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Cafcass has deactivated prioritisation in four more family court areas


As a result of effective partnership working to address local challenges in demand, delay, and capacity, Cafcass has deactivated the prioritisation protocol in four family courts areas in the West Midlands.

Introduced in 2021, the protocol is the response of Cafcass to mitigate system-wide pressures caused by a combination of the increase in demand for its services, delay in bringing proceedings to a conclusion, and challenges in maintaining capacity.

The core aims of prioritisation are to ensure the timely allocation of all public law cases and higher risk private law cases; limit the caseloads of family court advisers; protect the capacity of managers to undertake management oversight and supervision activity; and thereby maintain the quality of the service experienced by children, families and the courts.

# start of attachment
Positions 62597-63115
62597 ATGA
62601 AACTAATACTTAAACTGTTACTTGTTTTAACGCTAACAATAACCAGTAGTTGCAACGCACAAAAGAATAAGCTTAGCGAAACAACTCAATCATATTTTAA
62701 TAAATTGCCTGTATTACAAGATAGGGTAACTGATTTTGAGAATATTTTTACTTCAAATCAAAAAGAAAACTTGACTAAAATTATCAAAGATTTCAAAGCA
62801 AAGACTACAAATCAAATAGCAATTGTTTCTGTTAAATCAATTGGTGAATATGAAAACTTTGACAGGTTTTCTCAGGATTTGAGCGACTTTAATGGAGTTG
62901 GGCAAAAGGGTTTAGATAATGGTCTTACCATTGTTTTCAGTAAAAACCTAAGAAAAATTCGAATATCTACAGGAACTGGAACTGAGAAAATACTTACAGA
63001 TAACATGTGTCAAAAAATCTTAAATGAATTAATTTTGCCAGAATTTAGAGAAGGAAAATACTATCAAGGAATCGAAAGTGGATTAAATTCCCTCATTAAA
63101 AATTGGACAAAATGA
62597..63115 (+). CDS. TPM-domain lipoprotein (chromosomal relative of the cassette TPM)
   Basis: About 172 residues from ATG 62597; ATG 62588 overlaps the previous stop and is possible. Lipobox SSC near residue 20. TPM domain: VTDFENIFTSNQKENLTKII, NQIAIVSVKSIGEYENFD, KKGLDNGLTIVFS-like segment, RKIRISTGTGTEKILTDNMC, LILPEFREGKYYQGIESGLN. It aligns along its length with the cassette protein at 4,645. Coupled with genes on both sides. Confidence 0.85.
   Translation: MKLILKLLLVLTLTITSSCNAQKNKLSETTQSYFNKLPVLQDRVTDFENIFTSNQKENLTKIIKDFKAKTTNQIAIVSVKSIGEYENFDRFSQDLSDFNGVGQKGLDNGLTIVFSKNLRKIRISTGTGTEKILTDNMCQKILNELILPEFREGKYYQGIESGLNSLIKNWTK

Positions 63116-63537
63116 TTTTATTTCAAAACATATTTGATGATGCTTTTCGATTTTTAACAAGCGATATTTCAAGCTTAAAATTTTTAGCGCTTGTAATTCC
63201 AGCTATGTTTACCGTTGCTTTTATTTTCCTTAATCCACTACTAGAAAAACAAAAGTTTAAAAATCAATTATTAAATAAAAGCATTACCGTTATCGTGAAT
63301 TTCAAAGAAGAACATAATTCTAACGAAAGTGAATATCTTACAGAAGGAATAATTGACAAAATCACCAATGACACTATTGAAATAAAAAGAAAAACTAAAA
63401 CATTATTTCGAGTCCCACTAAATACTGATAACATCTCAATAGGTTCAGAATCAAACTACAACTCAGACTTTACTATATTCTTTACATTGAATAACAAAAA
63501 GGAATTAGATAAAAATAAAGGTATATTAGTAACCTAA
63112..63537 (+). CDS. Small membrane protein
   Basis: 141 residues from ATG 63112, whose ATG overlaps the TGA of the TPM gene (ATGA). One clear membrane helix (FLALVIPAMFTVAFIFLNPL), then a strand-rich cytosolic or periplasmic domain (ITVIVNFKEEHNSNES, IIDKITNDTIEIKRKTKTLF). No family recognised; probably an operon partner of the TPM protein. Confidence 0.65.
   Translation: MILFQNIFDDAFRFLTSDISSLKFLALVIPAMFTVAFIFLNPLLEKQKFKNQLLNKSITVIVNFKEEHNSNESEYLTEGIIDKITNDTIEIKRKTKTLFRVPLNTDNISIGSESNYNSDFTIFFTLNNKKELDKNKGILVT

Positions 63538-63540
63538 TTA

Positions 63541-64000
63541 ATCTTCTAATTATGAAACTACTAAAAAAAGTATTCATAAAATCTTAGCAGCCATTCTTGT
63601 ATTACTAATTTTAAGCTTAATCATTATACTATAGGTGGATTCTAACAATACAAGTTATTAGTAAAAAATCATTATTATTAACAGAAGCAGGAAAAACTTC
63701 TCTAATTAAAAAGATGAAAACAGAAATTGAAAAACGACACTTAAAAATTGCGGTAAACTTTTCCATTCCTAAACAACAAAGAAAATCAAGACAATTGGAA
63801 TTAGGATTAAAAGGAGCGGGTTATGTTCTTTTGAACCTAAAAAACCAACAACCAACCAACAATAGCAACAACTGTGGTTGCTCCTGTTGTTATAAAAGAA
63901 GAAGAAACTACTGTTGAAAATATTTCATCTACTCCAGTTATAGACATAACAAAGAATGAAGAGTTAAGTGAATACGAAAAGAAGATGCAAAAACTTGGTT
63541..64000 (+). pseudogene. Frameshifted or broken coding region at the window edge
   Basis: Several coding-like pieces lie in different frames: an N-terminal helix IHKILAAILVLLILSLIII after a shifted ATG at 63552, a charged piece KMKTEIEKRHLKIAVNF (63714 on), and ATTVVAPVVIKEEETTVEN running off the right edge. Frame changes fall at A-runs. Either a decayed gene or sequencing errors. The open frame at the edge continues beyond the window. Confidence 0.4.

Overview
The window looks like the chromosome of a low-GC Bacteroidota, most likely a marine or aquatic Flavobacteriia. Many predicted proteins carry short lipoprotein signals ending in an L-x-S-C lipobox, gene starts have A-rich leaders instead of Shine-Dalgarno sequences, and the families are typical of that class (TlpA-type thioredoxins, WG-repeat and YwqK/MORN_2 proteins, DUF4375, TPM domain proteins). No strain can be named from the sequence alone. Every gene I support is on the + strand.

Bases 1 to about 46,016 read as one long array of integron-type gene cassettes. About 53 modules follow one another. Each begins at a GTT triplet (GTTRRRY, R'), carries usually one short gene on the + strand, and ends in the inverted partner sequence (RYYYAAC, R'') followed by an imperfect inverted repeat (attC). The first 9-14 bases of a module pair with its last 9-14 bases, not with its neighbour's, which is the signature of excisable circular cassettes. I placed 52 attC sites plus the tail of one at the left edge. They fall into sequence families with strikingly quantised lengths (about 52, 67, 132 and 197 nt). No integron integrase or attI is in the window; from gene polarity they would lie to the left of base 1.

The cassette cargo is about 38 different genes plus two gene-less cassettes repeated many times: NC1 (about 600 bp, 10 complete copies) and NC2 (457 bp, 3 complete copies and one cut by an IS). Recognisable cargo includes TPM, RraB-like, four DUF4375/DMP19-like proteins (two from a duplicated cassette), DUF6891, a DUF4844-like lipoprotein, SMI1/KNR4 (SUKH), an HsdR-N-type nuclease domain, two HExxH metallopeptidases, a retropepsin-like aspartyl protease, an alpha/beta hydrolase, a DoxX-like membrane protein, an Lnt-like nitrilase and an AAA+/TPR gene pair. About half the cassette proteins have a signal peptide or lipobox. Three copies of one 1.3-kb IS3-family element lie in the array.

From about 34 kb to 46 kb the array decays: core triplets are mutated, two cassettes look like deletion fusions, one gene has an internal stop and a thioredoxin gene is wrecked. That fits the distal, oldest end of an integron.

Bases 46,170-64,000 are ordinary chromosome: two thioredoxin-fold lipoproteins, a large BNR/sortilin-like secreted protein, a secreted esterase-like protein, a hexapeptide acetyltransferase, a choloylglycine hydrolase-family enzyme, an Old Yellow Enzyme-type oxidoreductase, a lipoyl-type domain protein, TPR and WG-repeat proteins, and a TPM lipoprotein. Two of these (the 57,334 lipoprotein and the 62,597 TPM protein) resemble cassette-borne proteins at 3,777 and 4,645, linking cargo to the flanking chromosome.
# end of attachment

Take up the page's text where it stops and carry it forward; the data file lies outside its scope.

The four courts where prioritisation has been de-activated are:

  • Birmingham
  • Stoke-on-Trent
  • Coventry
  • Northampton

Deactivation in these court areas has been made possible by all partners at a local level working together to address the pressures on the family justice system.

Three court areas remain under the prioritisation protocol, Greater Manchester, Essex and Suffolk/Norfolk. Partnership plans are being developed to decide how and when to deactivate the prioritisation protocol in these areas.

Cafcass continues to manage a higher number of children’s cases. The number of active open children’s cases at the end of January 2023 was 33,240, which is 10.3% higher than it was in March 2020.

Cafcass has undertaken an evaluation of the prioritisation protocol. The evaluation found that the protocol has proved to be an effective way to manage high levels of demand, ensuring the timely allocation of public law cases and higher risk private law cases, controlling the caseloads of family court advisers and sustaining management support, supervision and oversight of the quality of practice. The Focused Visit by Ofsted in January, which focused on how Cafcass has managed increased demand, found that the quality of practice has been maintained and, in some areas, further improved.

An executive summary of the evaluation report is available here.